I have four children. With my youngest, I was introduced to energy cubes. Pierre Lavoie teaches us that we would have far fewer people in the hospital if we took care of our health every day, if we ate properly and did physical exercise. Smoking prevention is one of the healthy living habits that we need to instill in kids from a young age.

I think that our role at the federal level is to allocate enough funds to promote prevention and healthy living. Anti-smoking measures are part of these healthy living habits that we must instill in children from a young age. At the federal level, we must allocate enough funds to ensure that discussions on health also address prevention, the importance of taking action before problems arise.

What often happens is that we react to problems, but in supporting this bill, I think we are taking an important step in combatting tobacco use.

An Act to amend the Tobacco Act and the Non-smokers’ Health Act and to make consequential amendments to other ActsGovernment Orders

April 27th, 2018 / 12:10 p.m.
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Brigitte Sansoucy NDP Saint-Hyacinthe—Bagot, QC

Madam Speaker, to conclude my speech I will recap what I said before question period.

In a bill like Bill S-5, it is important to strike a balance between protecting non-smokers and helping smokers to quit smoking. It is important to develop prevention tools and invest in preventing people from smoking in the first place. If a person starts smoking, then one day they will want to quit, and we know how hard that can be. We have to invest in prevention to ensure that we have everything we need to make people aware of the risks of using tobacco.

I also mentioned the importance of targeting groups that are more likely to smoke. Again, 40% of first nations people smoke, as do 37% of people who are divorced or separated. Young people are also a target group. Often people start smoking when they are teenagers. I would add that troubled youth are particularly targeted. What is more, people with mental health issues, whether it be a minor depression or a more serious problem, represent 20% of the Canadian public who will be affected at some point, and some statistics point to an even higher rate.

Therefore, it is important to focus on these groups and to help the organizations that support these people in particular. We should help organizations such as Satellite, in Saint-Hyacinthe, and Horizon Soleil, in Acton Vale, which work on prevention with elementary school children, their parents, and teachers so that they know how to handle a situation where they might start consuming. Earlier, I spoke about Maison l'Alcôve, a well-regarded organization that does excellent work when it comes to treating all addictions. It treats its clients in the enchanting surroundings of an old monastery, which is ideal for treating addictions.

I am also thinking of several organizations that are affected. I was the long-time director of a community housing organization, Auberge du coeur Le Baluchon. We provided housing for troubled youth, and most of them were users and also smokers. They were only allowed to smoke outside the house, and so the balcony became their meeting place. This organization's mission is not to help prevent smoking, but that is still a concern.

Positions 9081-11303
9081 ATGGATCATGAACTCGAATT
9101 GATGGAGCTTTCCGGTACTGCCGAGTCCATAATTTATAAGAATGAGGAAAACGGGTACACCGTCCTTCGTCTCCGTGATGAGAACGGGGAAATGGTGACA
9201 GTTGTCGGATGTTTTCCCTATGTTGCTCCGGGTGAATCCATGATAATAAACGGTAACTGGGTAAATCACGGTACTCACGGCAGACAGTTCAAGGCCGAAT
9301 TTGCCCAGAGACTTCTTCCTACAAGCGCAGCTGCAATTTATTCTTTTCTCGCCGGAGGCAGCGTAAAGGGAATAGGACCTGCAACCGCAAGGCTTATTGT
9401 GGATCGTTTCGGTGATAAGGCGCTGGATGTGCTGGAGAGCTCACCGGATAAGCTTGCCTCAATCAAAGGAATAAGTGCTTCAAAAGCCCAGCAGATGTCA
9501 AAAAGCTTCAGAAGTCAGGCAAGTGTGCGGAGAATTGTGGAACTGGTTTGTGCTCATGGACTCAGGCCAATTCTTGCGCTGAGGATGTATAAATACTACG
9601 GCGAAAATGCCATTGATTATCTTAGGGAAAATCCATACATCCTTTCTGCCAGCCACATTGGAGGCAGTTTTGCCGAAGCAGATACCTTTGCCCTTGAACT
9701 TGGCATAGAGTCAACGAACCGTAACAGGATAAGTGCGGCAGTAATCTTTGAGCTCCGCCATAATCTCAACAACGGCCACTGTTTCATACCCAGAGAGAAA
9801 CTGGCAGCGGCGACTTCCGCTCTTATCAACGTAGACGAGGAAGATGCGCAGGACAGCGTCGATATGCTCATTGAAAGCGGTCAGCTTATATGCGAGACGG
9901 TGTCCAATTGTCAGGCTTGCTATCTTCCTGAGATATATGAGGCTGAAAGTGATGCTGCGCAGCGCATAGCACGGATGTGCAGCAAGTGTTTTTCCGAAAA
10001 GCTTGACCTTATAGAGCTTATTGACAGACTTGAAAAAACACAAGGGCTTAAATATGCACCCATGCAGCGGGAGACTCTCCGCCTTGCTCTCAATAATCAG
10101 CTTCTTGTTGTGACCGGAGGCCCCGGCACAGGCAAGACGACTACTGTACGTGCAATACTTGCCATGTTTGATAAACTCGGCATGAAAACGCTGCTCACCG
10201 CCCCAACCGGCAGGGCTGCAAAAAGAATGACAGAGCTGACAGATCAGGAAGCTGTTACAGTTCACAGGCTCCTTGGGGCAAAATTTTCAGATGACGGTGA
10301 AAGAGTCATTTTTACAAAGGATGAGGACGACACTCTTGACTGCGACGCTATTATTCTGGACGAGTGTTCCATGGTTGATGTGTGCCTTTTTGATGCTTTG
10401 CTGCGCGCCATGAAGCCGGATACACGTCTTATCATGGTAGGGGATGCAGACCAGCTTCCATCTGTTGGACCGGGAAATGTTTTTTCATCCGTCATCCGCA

I am also thinking of all the mental health organizations. I worked for the Contact Richelieu-Yamaska crisis centre, where most of the people with mental health issues were also smokers. Then there is MADH, Maison alternative de développement humain, and Centre psychosocial Richelieu-Yamaska, which do the same kind of work.

As the federal government we are responsible for providing the funding to promote healthy living to Canadians. Whether we are talking about nutrition or physical exercise, a healthy lifestyle can help prevent people from smoking, which is the purpose of Bill S-5.

An Act to amend the Tobacco Act and the Non-smokers’ Health Act and to make consequential amendments to other ActsGovernment Orders

April 27th, 2018 / 12:20 p.m.
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Brigitte Sansoucy NDP Saint-Hyacinthe—Bagot, QC

Madam Speaker, I thank my colleague for his question. I spent a couple of decades working closely with high schools in my region, so I know how important it is to support prevention programs in our schools. In my riding, Saint-Hyacinthe—Bagot, an organization called Jeunes en santé is doing amazing work in youth health promotion. It is helping schools and organizations teach healthy life habits. Unfortunately, funding for organizations like Jeunes en santé tends to be precarious. We have to support organizations that work on the front lines.

My colleague mentioned stakeholders. Stakeholders played a major role in drafting Bill S-5, which will soon become law; they indicated what kind of amendments were needed. They were the ones who insisted that social media advertising targeting young people should be prohibited. The federal government must ensure that our laws protect people who are targeted and who are more likely to start using tobacco. We have to listen to front-line stakeholders. In my speech, I mentioned organizations such as the Coalition québécoise pour le contrôle du tabac, Physicians for a Smoke-Free Canada, the Canadian Medical Association, and the Canadian Public Health Association. Every one of those organizations is prepared to show us the way and tell us what needs to be done.

An Act to amend the Tobacco Act and the Non-smokers’ Health Act and to make consequential amendments to other ActsGovernment Orders